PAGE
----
Exploring the Impact of Speckled Clonal Patterning in Skin Carcinomas
It has been shown that tumors are not simply genetically homogeneous collections of cells, but rather growths of evolving, genetically diverse populations that typically arise from a single mutant cell. As this mutant cell proliferates, its daughter cells naturally pick up more mutations due to a variety of factors, creating genetic heterogeneity. More and more studies have been published analyzing the possible interactions of these varied populations, ultimately suggesting that there may be cooperation that influences tumor growth. My lab at UCSF has developed a system using a 4-color confetti cassette to trace clonal growth of carcinogen-induced skin tumors. Using this model, there has been evidence of malignant tumors with a speckled pattern, a phenomenon in which there exists a dominant clone and scattered throughout are non-clustered cells of another minor clone. My project aims to study the impact of this pattern of heterogeneity and ultimately test my hypothesis that there is indeed cooperation that assists in growth of malignant tumors.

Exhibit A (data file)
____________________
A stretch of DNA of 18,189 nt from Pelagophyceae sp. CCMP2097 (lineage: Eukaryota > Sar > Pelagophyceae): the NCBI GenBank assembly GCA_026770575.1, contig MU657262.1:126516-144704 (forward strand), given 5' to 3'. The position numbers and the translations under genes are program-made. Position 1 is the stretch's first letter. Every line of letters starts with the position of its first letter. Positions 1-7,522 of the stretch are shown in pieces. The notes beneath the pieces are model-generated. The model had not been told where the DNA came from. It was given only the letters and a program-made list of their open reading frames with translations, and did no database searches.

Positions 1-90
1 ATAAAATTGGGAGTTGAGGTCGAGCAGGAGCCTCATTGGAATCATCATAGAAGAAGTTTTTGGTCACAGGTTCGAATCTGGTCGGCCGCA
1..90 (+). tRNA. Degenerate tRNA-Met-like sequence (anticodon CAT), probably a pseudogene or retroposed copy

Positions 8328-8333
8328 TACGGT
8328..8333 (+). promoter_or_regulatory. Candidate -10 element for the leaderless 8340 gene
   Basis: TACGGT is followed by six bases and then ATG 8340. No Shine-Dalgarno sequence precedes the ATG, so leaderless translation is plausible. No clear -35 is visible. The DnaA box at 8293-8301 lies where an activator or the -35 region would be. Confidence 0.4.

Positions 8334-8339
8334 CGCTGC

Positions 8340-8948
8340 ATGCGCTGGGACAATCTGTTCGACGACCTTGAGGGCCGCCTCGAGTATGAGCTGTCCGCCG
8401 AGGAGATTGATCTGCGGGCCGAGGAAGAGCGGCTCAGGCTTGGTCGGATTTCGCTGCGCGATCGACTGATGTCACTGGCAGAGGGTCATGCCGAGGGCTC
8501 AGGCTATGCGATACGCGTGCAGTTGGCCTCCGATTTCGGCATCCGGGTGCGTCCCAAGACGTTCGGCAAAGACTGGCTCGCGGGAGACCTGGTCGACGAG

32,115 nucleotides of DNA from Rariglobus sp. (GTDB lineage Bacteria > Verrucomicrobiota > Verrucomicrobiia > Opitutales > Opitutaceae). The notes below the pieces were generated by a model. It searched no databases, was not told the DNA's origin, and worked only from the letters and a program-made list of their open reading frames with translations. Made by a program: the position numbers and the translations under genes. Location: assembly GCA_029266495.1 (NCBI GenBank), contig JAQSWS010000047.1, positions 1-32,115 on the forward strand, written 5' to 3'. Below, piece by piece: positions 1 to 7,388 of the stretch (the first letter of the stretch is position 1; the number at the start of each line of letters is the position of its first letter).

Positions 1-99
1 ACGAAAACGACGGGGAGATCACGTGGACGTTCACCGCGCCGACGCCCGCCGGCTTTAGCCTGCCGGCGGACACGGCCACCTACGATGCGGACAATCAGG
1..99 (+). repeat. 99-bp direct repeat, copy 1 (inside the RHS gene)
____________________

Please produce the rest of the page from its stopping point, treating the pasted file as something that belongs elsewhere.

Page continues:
Message to Sponsor
- Major: Molecular and Cell Biology: Biochemistry and Molecular Biology
- Sponsor: Pergo Fund
- Mentor: Daniel Nomura